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Supreme Court asks U.S. if Guantanamo inmate can testify on torture in state secrets case


A view of the U.S. Supreme Court on June 28, 2021 in Washington, DC.

Drew Angerer | Getty Images

Supreme Court justices asked Wednesday if the U.S. would allow a Guantanamo Bay detainee to testify about his alleged torture and confinement by the CIA, a move that could sidestep a dispute over the government’s assertion of the “state secrets privilege.”

The question arose at the end of oral arguments about the government’s effort to stop two ex-CIA contractors from testifying about the treatment of that detainee, Abu Zubaydah, at an alleged “black site” in Poland.

This undated file photo provided by U.S. Central Command, shows Abu Zubaydah, date and location unknown. The Supreme Court is hearing arguments about the government’s ability to keep what it says are state secrets from a man tortured by the CIA following 9/11 and now held at the Guantanamo Bay detention center. At the center of the case being heard Wednesday is whether Abu Zubaydah can get information related to his detention.

US Central Command | AP

“Why not make the witness available?” Justice Neil Gorsuch asked Justice Department attorney Brian Fletcher. “What is the government’s objection to the witness testifying to his own treatment and not requiring any admission from the government of any kind?”

Fletcher said that that question had not been resolved because the request had not been made by Zubaydah’s lawyers, who say Zubaydah has not been allowed to speak.

Justices Sonia Sotomayor and Stephen Breyer pressed further.

“We want a clear answer,” Sotomayor said.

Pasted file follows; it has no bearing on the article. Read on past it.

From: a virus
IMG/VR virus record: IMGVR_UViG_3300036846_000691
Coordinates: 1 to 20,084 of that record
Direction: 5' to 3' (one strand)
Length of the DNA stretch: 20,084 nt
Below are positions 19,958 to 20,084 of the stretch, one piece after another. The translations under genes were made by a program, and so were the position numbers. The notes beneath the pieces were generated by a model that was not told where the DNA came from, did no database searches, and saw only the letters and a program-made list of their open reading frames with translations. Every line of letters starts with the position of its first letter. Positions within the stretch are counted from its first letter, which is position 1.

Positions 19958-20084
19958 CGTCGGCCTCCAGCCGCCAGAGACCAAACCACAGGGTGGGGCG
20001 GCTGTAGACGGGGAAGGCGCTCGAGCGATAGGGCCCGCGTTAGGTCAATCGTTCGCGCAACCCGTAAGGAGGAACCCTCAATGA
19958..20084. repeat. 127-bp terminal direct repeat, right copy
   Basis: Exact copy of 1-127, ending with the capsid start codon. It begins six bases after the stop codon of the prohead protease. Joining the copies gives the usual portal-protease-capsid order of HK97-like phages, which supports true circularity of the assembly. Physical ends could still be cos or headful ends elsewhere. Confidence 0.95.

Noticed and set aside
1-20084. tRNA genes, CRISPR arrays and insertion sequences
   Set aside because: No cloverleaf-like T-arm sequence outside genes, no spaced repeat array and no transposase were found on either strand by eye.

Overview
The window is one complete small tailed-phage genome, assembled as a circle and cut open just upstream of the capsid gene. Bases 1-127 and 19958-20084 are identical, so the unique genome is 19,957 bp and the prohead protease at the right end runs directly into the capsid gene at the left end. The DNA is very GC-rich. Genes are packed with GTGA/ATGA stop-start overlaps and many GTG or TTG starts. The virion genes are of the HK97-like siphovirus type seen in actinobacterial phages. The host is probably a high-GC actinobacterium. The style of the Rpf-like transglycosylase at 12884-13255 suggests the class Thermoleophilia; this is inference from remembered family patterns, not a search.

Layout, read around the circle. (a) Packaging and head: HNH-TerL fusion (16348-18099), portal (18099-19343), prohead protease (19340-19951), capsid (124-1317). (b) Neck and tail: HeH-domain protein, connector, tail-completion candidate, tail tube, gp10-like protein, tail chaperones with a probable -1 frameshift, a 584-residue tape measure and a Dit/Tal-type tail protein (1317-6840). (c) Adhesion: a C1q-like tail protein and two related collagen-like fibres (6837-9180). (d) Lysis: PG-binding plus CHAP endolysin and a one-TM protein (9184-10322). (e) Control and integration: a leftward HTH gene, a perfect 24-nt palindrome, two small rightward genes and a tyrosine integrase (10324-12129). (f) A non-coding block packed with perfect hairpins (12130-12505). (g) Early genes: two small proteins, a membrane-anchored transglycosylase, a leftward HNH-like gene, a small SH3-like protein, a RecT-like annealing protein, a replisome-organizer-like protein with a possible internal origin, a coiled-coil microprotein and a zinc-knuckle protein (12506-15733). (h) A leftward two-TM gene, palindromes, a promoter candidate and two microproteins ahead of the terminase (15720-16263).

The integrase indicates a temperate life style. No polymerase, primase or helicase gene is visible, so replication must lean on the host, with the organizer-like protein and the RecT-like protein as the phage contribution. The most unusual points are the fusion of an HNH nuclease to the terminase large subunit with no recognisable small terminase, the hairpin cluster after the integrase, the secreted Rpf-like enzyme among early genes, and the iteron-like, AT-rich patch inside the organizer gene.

“I don’t understand why he’s still there after 14 years,” Breyer added.

Zubaydah was captured in Pakistan in 2002 and has been imprisoned ever since, being held by the CIA in detention facilities overseas without charges.

The U.S. believed him to be a member of al-Qaeda, the terrorist group behind the Sept. 11, 2001, attacks. In a petition to the Supreme Court, the government described Zubaydah as an “associate and longtime terrorist ally of Osama bin Laden” — a claim Zubaydah’s lawyers called “categorically false.”

Zubaydah in 2017 asked a U.S. district court to authorize subpoenas to question ex-CIA contractors James Mitchell and John Jessen about a site in Poland where Zubaydah alleges he was held and tortured. Their testimony would be part of an investigation being conducted by Polish authorities.

The government, asserting the state secrets privilege, moved to quash those subpoenas in their entirety. The district court granted the government’s request, but an appeals court disagreed, finding that not all of the requested information was a state secret.

The government appealed that ruling to the Supreme Court, arguing that the lower court’s decision “is seriously flawed and poses significant risks to the national security.”

In a brief to the Supreme Court, Zubaydah’s lawyers said the U.S. has forbidden him from offering his own testimony in the Polish investigation.

The United States flag flies inside of Joint Task Force Guantanamo Camp VI at the U.S. naval base in Guantanamo Bay, Cuba, March 22, 2016.

Lucas Jackson | Reuters

Fletcher told the court Wednesday that Zubaydah is not being held “incommunicado” but is subject to the same restrictions as other Guantanamo detainees.

Zubaydah’s lawyers allege the CIA subjected him to a “relentless regime” of torture spanning several years and multiple countries. Their petition to the high court describes him being waterboarded 83 times in one month, suspended naked from hooks for hours at a time and being crammed into a small box “that would neatly fit under a chair,” among other methods.

The government acknowledges that Zubaydah’s treatment by the CIA “included the use of enhanced interrogation techniques.”

The Supreme Court is set to hear arguments next month in another case involving questions about the state secrets privilege. That case, FBI v. Fazaga, involves claims that the FBI had an informant infiltrate a California mosque to follow targets on the basis of their religion. Oral arguments will take place Nov. 8.

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